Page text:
# Ising model and the ideal gas

When we have discussed the relation of the Ising model with lattice gases, we have included the interactions between spins (or equivalently particles), so in the end the Ising model could be used to describe non-ideal fluids. What we now want to show is that the Ising model in the non interacting case (which could seem not really interesting at first) is equivalent to the ideal gas.

We start of course from what we have seen in the case of a generic lattice gas:

${\displaystyle {\mathcal {Z}}_{\text{l.g.}}=e^{-\beta E_{0}}{\mathcal {Z}}_{\text{I.m.}}}$
where (in the case of a square lattice, for which we know that ${\displaystyle z=2d}$):
${\displaystyle -E_{0}=\left({\frac {2}{\mu }}-{\frac {U_{2}d}{4}}\right)N}$
and we have renamed ${\displaystyle N_{\text{s}}}$ with ${\displaystyle N}$. From the definitions of ${\displaystyle E_{0}}$, ${\displaystyle H}$ and ${\displaystyle U_{2}}$ we can rewrite ${\displaystyle E_{0}}$ as:
${\displaystyle E_{0}=-N\left(H+{\frac {U_{2}}{4}}d\right)}$
Since we are working in the grand canonical ensemble, we have[1]${\textstyle {\mathcal {Z}}_{\text{l.g.}}=e^{-\beta \Phi }=e^{\beta PN}}$ and so:
${\displaystyle P=-{\frac {E_{0}}{N}}+{\frac {1}{\beta N}}\ln {\mathcal {Z}}_{\text{I.m.}}=H+{\frac {U_{2}}{4}}d+{\frac {1}{\beta N}}\ln {\mathcal {Z}}_{\text{I.m.}}}$
which, in the non interacting case (${\displaystyle U_{2}=0}$), reduces to:
${\displaystyle P=H+{\frac {1}{\beta N}}\ln {\mathcal {Z}}_{\text{I.m.}}}$
The partition function of a non interacting Ising model is:
${\displaystyle {\mathcal {Z}}_{\text{I.m.}}=\sum _{\lbrace S_{i}=\pm 1\rbrace }e^{h\sum _{i}S_{i}}}$
where as usual ${\displaystyle h=\beta H}$. This can be computed easily:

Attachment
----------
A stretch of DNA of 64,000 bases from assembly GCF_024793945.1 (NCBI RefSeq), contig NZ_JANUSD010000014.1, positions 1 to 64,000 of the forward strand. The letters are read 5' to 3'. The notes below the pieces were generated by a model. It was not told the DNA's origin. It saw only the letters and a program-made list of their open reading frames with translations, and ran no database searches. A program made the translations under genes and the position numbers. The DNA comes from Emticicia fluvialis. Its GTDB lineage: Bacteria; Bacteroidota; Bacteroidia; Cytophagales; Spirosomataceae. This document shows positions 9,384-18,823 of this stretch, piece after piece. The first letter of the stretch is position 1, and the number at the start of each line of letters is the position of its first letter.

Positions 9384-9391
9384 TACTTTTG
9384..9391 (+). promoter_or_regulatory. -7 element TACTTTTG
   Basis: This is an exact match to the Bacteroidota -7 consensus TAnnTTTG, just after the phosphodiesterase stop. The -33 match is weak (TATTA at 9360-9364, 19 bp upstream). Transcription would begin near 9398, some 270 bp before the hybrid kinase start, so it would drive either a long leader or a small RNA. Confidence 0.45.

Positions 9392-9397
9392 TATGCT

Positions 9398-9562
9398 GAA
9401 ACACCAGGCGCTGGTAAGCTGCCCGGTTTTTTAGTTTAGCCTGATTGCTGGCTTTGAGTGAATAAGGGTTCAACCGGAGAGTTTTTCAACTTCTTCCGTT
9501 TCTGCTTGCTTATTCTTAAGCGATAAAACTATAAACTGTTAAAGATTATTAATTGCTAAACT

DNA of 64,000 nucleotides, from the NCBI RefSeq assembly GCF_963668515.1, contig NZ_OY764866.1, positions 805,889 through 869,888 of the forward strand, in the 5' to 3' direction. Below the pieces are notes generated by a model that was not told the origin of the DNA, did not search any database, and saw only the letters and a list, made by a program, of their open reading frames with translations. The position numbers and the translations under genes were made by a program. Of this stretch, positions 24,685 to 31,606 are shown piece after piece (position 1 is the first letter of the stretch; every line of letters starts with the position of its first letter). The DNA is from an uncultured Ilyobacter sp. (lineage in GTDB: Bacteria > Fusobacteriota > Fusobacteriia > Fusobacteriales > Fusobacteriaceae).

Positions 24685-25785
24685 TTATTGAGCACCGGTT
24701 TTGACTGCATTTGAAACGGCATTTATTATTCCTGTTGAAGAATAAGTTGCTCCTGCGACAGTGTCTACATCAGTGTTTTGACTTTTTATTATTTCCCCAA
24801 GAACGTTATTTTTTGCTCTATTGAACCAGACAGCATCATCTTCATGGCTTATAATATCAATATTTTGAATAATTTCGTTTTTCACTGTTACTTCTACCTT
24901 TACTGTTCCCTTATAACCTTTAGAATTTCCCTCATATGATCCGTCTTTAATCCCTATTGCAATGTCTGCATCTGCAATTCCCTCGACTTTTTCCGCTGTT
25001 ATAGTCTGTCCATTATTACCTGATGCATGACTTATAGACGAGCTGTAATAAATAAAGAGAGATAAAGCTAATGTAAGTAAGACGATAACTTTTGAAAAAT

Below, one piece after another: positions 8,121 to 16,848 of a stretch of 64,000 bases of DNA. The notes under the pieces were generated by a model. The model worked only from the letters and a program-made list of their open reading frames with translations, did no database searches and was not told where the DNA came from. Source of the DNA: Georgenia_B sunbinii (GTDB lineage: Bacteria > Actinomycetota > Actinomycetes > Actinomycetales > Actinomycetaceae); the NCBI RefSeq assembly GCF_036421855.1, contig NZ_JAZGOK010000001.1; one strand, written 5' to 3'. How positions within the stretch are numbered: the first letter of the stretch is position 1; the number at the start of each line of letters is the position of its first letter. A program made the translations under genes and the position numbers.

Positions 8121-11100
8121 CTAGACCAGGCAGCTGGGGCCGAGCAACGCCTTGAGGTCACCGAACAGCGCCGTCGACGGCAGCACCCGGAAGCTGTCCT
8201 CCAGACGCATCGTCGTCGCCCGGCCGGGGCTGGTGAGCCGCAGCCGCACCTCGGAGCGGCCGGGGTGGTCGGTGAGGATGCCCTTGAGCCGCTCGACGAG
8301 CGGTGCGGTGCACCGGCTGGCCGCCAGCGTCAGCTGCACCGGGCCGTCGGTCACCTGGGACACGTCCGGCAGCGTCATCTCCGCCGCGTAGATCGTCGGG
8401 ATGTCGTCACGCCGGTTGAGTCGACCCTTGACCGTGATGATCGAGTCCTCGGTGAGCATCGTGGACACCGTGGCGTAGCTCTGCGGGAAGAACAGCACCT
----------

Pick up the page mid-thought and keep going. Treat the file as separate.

${\displaystyle {\mathcal {Z}}_{\text{I.m.}}=\sum _{S_{1}=\pm 1}\cdots \sum _{S_{N}=\pm 1}e^{hS_{1}}\cdots e^{hS_{N}}=\prod _{i=1}^{N}\left(\sum _{S=\pm 1}e^{hS}\right)=\left(2\cosh h\right)^{N}}$
and thus:
${\displaystyle {\frac {\ln {\mathcal {Z}}_{\text{I.m.}}}{N}}=\ln \left(2\cosh h\right)}$
If we now call ${\displaystyle \left\langle N\right\rangle }$ the mean number of spins of the system, what we want to do is to relate ${\displaystyle P}$ with the density ${\displaystyle \left\langle N\right\rangle /N}$. Similarly to what we have done for the lattice gas, we define ${\displaystyle n_{i}=(1+S_{i})/2}$ to be the occupation number of the ${\displaystyle i}$-th cell of the system. This way, the mean number of particles is:
${\displaystyle \left\langle N\right\rangle =\left\langle \sum _{i}{\frac {1+S_{i}}{2}}\right\rangle ={\frac {N}{2}}+{\frac {1}{2}}\left\langle \sum _{i}S_{i}\right\rangle }$
but:
${\displaystyle \left\langle \sum _{i}S_{i}\right\rangle ={\frac {\sum _{\lbrace S\rbrace }e^{h\sum _{i}S_{i}}\sum _{j}S_{j}}{\sum _{\lbrace S\rbrace }e^{h\sum _{i}S_{i}}}}={\frac {1}{{\mathcal {Z}}_{\text{I.m.}}}}{\frac {\partial {\mathcal {Z}}_{\text{I.m.}}}{\partial h}}={\frac {\partial \ln {\mathcal {Z}}_{\text{I.m.}}}{\partial h}}}$
Therefore:
${\displaystyle v^{-1}:={\frac {\left\langle N\right\rangle }{N}}={\frac {1}{2}}\left(1+{\frac {1}{N}}{\frac {\partial \ln {\mathcal {Z}}_{\text{I.m.}}}{\partial h}}\right)={\frac {1}{2}}(1+\tanh h)}$
However, we can also define the mean "magnetization" per spin of the system as:
${\displaystyle m:=\left\langle {\frac {1}{N}}\sum _{i}S_{i}\right\rangle ={\frac {1}{N}}{\frac {\partial \ln {\mathcal {Z}}_{\text{I.m.}}}{\partial h}}}$
We therefore have ${\displaystyle v^{-1}=(1+m)/2}$, and we can also rewrite:
${\displaystyle {\frac {1}{N}}\ln {\mathcal {Z}}_{\text{I.m.}}=\ln 2+{\frac {1}{2}}\ln \cosh ^{2}h=\ln 2+{\frac {1}{2}}\ln {\frac {\cosh ^{2}h}{\cosh ^{2}h-\sinh ^{2}h}}=\ln 2-{\frac {1}{2}}\ln(1-m^{2})}$
where we have used two "tricks": first, we have written ${\displaystyle \cosh h={\sqrt {\cosh ^{2}h}}}$ and then divided by ${\displaystyle \cosh ^{2}h-\sinh ^{2}h=1}$. This way:
${\displaystyle P={\frac {h}{\beta }}+{\frac {1}{\beta }}\left[\ln 2-{\frac {1}{2}}\ln(1-m^{2})\right]}$
and since ${\displaystyle h=\tanh ^{-1}m={\frac {1}{2}}\ln {\frac {1+m}{1-m}}}$, this can be rewritten as:
${\displaystyle P=-{\frac {1}{\beta }}\ln {\frac {1-m}{2}}=-{\frac {1}{\beta }}\ln(1-v^{-1})}$
If our gas is dilute, i.e. ${\displaystyle v^{-1}\approx 0}$, we can expand the logarithm and get:
${\displaystyle P\sim {\frac {v^{-1}}{\beta }}={\frac {\left\langle N\right\rangle }{N}}k_{B}T}$
which is the ideal gas law (since ${\displaystyle N}$ is the volume of our system)!

1. The "volume" of our system is now the number of spins ${\displaystyle N}$.